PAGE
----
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Training & Education

office for research protections


Online Ethics Training Courses



The BC IRB Training Policy requires all research personnel (including faculty research supervisors) to complete an online human subjects training course either through CITI (Collaborative Institutional Training Initiative) or NIH (National Institutes of Health). Copies of the training certificates should be submitted with all IRB applications. 

Instructions for CITI:
Enter the CITI program site. Create a user name and password. Main Menu. Add a course. Basic Courses in the Protection of Human Research Subjects. Social and Behavioral Focus. NOTE: we do not accept the responsible conduct of research course.

Instructions for NIH:
Enter the NIH training site. Create a user name and password. Complete the Protecting Human Research Participants modules and print a copy of your training certificate. NIH does not offer a refresher course at this time.

 


Glossary of Terms


From 45 CFR 46.102

Human subject/participant a living individual about whom an investigator (whether professional or student) conducting research obtains:
(1) data through intervention or interaction with the individual, or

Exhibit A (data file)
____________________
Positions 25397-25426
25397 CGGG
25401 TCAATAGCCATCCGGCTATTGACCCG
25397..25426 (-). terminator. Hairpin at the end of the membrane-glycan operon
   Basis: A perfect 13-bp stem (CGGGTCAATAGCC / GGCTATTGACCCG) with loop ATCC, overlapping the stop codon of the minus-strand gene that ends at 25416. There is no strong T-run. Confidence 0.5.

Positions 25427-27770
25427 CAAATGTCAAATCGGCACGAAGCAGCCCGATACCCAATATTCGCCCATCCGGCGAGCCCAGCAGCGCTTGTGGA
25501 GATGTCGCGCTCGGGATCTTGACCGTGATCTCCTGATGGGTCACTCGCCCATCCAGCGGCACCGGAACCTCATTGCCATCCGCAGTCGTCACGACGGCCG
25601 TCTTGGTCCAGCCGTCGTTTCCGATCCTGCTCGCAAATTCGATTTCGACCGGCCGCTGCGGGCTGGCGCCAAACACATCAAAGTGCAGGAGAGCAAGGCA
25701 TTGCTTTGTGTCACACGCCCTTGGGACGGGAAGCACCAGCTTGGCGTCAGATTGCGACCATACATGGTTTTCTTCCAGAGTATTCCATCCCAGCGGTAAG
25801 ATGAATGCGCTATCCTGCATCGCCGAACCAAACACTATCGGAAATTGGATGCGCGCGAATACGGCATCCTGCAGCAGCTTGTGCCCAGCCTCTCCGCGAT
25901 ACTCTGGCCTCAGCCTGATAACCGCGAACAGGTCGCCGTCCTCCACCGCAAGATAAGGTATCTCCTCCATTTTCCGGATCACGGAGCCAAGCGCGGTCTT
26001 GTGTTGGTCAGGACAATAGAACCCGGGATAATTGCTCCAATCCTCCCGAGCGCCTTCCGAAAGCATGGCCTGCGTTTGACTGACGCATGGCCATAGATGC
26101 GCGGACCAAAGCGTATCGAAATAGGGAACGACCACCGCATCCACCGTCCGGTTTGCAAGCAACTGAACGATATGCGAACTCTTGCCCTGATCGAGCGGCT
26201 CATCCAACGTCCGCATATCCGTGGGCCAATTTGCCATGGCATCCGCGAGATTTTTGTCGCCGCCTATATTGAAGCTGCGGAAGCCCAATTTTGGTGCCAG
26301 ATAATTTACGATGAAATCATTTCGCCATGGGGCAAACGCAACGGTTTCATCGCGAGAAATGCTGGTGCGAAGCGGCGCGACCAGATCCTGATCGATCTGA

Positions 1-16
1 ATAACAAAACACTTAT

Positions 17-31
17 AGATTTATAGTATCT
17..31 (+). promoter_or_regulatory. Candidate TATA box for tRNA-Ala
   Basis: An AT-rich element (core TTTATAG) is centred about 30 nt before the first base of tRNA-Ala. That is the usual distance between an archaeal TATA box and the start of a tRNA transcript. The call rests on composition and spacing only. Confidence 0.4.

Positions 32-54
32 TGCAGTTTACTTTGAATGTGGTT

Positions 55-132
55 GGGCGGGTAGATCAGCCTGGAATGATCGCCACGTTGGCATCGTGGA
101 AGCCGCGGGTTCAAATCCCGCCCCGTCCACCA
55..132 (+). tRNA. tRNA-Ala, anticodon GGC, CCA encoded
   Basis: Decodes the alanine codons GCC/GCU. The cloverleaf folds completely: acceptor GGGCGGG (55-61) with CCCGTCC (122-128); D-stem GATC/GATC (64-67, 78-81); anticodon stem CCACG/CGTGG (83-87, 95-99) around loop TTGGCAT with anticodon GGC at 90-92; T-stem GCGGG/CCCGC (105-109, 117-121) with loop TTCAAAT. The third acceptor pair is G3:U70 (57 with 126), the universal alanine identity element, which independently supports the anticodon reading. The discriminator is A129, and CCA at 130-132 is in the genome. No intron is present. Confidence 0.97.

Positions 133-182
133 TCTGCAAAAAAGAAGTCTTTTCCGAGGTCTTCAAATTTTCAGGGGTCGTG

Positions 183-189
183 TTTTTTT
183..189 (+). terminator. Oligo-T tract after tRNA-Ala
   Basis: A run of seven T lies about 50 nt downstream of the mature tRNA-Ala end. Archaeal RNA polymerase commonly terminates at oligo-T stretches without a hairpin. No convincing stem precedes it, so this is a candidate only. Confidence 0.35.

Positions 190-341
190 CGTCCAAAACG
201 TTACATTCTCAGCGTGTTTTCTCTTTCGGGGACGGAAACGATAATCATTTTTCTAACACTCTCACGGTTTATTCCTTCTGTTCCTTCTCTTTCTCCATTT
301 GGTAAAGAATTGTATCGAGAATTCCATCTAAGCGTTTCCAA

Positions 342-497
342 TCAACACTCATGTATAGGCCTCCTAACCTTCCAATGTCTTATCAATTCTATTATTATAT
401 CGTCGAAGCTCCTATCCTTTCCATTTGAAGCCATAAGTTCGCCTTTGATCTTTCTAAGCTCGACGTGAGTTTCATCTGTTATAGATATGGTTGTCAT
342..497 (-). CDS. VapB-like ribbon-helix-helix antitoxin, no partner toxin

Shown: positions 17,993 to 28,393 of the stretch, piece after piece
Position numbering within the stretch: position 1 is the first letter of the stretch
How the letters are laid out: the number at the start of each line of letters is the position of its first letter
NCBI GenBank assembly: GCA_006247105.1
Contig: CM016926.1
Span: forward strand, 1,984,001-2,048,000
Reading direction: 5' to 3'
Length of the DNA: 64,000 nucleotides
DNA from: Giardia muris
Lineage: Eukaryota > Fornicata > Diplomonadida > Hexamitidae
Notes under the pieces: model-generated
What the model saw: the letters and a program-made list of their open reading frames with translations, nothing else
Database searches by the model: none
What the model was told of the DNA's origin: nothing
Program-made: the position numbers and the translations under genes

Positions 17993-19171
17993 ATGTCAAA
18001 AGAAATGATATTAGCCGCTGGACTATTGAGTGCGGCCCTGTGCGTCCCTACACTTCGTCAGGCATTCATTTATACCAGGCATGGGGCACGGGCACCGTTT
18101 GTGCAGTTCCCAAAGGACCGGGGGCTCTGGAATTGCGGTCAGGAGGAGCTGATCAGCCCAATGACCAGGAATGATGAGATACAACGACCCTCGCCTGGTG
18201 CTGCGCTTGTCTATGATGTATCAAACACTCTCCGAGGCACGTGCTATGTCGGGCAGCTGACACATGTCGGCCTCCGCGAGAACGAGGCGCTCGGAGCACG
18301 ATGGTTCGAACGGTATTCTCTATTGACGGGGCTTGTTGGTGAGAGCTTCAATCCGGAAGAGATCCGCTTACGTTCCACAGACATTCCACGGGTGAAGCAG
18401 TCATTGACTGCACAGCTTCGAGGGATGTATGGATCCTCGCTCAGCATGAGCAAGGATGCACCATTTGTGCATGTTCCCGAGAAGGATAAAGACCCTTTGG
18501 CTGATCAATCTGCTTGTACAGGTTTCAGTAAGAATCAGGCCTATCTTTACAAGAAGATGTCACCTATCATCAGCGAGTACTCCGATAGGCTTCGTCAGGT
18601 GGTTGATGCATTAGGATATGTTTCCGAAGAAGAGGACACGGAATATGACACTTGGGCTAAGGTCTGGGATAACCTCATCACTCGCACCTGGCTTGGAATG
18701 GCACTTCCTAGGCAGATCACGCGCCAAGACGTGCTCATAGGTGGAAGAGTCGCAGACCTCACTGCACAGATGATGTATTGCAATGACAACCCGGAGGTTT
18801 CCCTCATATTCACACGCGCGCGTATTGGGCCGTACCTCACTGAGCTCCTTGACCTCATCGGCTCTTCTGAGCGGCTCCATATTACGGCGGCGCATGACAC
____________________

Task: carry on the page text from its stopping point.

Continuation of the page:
(2) identifiable private information.
Interaction includes communication or interpersonal contact between investigator and subject.
Intervention includes both physical procedures by which data are gathered (for example venipuncture) and manipulations of the subject or the subject’s environment that are performed for research purposes.
Minimal risk the probability and magnitude of harm or discomfort anticipated in the research are not greater in and of themselves than those ordinarily encountered in daily life or during the performance of routine physical or psychological examinations or tests.
Private information includes information about behavior that occurs in a context in
which an individual can reasonably expect that no observation or recording is taking place, and information which has been provided for specific purposes by an individual and which the individual can reasonably expect will not be made public (for example, a medical record). Private information must be individually identifiable (i.e., the identity of the subject is or may readily be ascertained by the investigator or associated with the information) in order for obtaining the information to constitute research involving human subjects.